Cabling and Topology Chapter 3. Objectives Explain the different types of network topologies Describe the different types of network cabling Describe.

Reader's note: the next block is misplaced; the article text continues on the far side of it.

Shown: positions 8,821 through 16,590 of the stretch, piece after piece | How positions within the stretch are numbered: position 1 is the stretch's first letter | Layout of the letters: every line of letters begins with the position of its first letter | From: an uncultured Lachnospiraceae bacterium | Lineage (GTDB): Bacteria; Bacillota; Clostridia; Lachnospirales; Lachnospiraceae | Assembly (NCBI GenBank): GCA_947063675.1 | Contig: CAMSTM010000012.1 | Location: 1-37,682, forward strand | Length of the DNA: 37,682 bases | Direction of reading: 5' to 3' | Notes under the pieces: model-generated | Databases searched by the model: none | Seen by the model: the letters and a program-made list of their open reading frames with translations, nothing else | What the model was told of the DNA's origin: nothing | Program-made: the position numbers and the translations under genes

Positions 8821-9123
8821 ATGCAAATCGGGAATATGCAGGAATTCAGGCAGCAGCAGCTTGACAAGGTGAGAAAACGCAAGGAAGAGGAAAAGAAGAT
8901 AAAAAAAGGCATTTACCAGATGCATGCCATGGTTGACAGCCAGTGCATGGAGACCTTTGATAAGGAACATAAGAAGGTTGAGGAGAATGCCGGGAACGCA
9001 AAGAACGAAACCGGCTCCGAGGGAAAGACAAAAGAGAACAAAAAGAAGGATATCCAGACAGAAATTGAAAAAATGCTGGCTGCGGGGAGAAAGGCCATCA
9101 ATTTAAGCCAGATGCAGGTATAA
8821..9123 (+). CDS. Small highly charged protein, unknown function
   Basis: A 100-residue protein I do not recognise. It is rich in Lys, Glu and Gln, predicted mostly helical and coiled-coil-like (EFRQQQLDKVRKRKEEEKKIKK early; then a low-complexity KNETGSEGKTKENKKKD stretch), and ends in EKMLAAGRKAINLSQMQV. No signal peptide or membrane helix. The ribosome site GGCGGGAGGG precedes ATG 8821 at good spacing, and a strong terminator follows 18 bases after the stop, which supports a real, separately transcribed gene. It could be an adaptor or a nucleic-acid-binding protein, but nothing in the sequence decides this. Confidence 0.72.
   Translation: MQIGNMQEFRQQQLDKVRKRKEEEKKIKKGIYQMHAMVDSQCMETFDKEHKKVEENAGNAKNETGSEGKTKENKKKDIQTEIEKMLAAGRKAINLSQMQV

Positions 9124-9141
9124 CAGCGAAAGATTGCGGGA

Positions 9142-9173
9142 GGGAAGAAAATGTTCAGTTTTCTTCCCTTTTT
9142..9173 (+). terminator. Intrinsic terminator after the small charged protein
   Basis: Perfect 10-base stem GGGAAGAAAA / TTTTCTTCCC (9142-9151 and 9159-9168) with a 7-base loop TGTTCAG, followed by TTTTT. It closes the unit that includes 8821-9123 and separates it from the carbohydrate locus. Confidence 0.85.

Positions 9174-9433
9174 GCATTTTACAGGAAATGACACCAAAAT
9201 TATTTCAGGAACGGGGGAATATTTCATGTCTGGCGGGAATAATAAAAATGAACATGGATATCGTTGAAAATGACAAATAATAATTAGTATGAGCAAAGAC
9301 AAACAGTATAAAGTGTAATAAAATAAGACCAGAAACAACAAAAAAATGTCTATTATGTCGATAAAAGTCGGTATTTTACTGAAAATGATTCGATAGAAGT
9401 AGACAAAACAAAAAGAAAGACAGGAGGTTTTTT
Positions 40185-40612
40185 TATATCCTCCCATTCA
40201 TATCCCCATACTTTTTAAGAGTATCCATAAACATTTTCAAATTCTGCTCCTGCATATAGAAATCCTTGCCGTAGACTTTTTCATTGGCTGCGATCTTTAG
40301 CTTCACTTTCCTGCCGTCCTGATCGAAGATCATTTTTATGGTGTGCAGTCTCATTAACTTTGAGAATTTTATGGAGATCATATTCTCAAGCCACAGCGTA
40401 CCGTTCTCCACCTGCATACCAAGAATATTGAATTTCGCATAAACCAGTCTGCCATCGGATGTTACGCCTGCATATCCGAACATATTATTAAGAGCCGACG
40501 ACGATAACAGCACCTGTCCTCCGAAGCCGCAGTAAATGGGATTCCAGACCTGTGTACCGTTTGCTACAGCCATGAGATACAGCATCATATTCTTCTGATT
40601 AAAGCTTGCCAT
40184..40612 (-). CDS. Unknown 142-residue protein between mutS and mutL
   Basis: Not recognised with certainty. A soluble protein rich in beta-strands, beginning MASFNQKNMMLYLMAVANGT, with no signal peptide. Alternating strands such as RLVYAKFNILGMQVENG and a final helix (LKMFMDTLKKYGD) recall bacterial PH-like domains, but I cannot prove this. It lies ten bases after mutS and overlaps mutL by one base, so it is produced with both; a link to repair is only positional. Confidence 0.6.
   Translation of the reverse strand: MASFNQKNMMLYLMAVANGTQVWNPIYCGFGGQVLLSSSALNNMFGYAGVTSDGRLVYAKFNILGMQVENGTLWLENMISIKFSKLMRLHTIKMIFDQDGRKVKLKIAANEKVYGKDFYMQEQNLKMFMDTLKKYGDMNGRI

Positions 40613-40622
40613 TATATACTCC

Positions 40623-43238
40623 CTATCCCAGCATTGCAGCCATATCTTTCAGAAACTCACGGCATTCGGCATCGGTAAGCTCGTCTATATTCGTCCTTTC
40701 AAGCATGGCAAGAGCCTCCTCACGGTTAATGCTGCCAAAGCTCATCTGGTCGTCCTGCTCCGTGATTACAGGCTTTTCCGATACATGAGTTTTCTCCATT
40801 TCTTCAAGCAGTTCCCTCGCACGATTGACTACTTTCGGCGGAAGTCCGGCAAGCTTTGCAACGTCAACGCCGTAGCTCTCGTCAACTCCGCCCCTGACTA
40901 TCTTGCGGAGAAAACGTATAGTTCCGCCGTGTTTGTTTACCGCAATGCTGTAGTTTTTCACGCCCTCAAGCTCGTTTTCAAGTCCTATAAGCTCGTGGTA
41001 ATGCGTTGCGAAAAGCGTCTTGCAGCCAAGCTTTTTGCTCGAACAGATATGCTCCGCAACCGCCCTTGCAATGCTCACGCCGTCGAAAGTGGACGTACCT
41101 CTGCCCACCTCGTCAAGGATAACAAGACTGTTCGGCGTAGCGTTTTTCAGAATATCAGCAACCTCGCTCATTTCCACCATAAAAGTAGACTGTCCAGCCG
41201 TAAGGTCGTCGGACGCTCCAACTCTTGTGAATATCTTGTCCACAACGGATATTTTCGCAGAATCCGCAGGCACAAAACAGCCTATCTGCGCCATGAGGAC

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Cabling and Topology Chapter 3 Slide 2 Objectives Explain the different types of network topologies Describe the different types of network cabling Describe the IEEE networking standards Slide 3 Overview Slide 4 Three Parts to Chapter 3 Network Topology Most common standardized cable types IEEE Committees for network technology standards Slide 5 Topology Slide 6 Network topology The way that cables and other pieces of hardware connect to one another Slide 7 Bus topology Single bus cable Connects all computer in a line Ring topology Central ring of cable Connects all computers in a ring Bus and Ring Slide 8 Figure 3.1 Bus and ring topologies Slide 9 Figure 3.2 Real-world bus topology Slide 10 Data flow Bus topology Data flows from each computer onto the bus Termination required at ends to prevent data reflection Ring Topology Data flows from one computer to next one in circle No end of cable and no need for termination Slide 11 Figure 3.3 Terminated bus topology Slide 12 Figure 3.4 Ring topology moving in a certain direction Slide 13 Problem with Bus and Ring Entire network stops working if the cable is broken at any point. Slide 14 Figure 3.5 Nobody is talking! Slide 15 Star topology has a central connection for all computers Fault tolerance benefit over bus and ring Was not successful early on More expensive than bus and ring Difficult to redesign early bus and ring hardware Star Slide 16 Figure 3.6 Star topology Slide 17 Hybrid topology combines topologies Physical topology How cables physically look Signaling topology How the signals travel electronically Hybrids Slide 18 Star-ring topology Physical star + signaling ring Ring shrunk down into a hub-like box Cables connect to the hub Star-bus topology Physical star + signaling bus Segment (bus) shrunk down into a hub-like box Cables connect to the hub Slide 19 Figure 3.7 Shrinking the ring Slide 20 Figure 3.8 Shrinking the segment Slide 21 Mesh topology Every computer connects to every other computer via two or more routes Two types of mesh topology Partially-meshed topology At least two machines have redundant connections Fully-meshed topology Every computer connects directly to every other computer Most fault tolerant Mesh and Point-to-Multipoint Slide 22 Figure 3.9 Mesh and point-to-multipoint Slide 23 Figure 3.10 Partially- and fully-meshed topologies Slide 24 Point-to-multipoint topology A single system is a common source Figure 3.11 Comparing star and point-to-multipoint Slide 25 Two computers connect directly No need for a central hub Wired or wireless Point-to-Point Figure 3.12 Point-to-Point Slide 26 Topology is only one feature of a network Other network features What is the cable made of? How long can it be? How do machines decide which machine should send data and when? Parameters of a Topology Slide 27 Network technology A practical application of a topology, and other technologies that comprise a network Examples 10BaseT 1000BaseF 10GBaseLX Slide 28 Cabling Slide 29 A central conductor wire Surrounded by an insulating material Surrounded by a braided metal shield Coaxial Cable Figure 3.13 Cutaway view of coaxial cable Slide 30 Outer mesh layer of coaxial cable Shields transmissions from electromagnetic interference (EMI) Figure 3.14 Coaxial cable showing braided metal shielding Slide 31 Coaxial connectors in older networks Bayonet-style BNC Connectors Vampire taps pierced the cable Figure 3.15 BNC connector on coaxial cable Slide 32 Connecting cable modems F-type screw-on connector Figure 3.16 F-type connector on coaxial cable Slide 33 RG rating for coaxial cable Developed by military RG-6 is predominate cable today RG-59 cable is rarely used Figure 3.17 RG-6 cable Slide 34 Coaxial cable Ohm rating Relative measure of resistance RG-6 and RG-59 are rated at 75 Ohms Figure 3.18 Ohm rating (on an older RG-58 cable used for networking) Slide 35 Splitting coaxial cable Figure 3.19 Coaxial splitter Figure 3.20 Barrel connector Slide 36 Extending coaxial cable Figure 3.20 Barrel connector Slide 37 Most common network cabling Twisted pairs of cables, bundled together Twists reduce crosstalk interference Twisted Pair Slide 38 Shielding protects from electromagnetic interference (EMI) Needed in locations with excessive EMI Most common is IBM Type 1 cable Shielded Twisted Pair (STP) Figure 3.21 Shielded twisted pair Slide 39 Most common Twisted pairs of wires with plastic jacket Cheaper than STP Also used in telephone systems Unshielded Twisted Pair (UTP) Figure 3.22 Unshielded twisted pair Slide 40 Category (CAT) ratings are grades of cable ratings Rated in MHz Most common categories are in Table 3.1 CAT Ratings Slide 41 CAT Ratings for UTP CATMax RatingFrequencyMax BandwidthStatus with TIA/EIA CAT1

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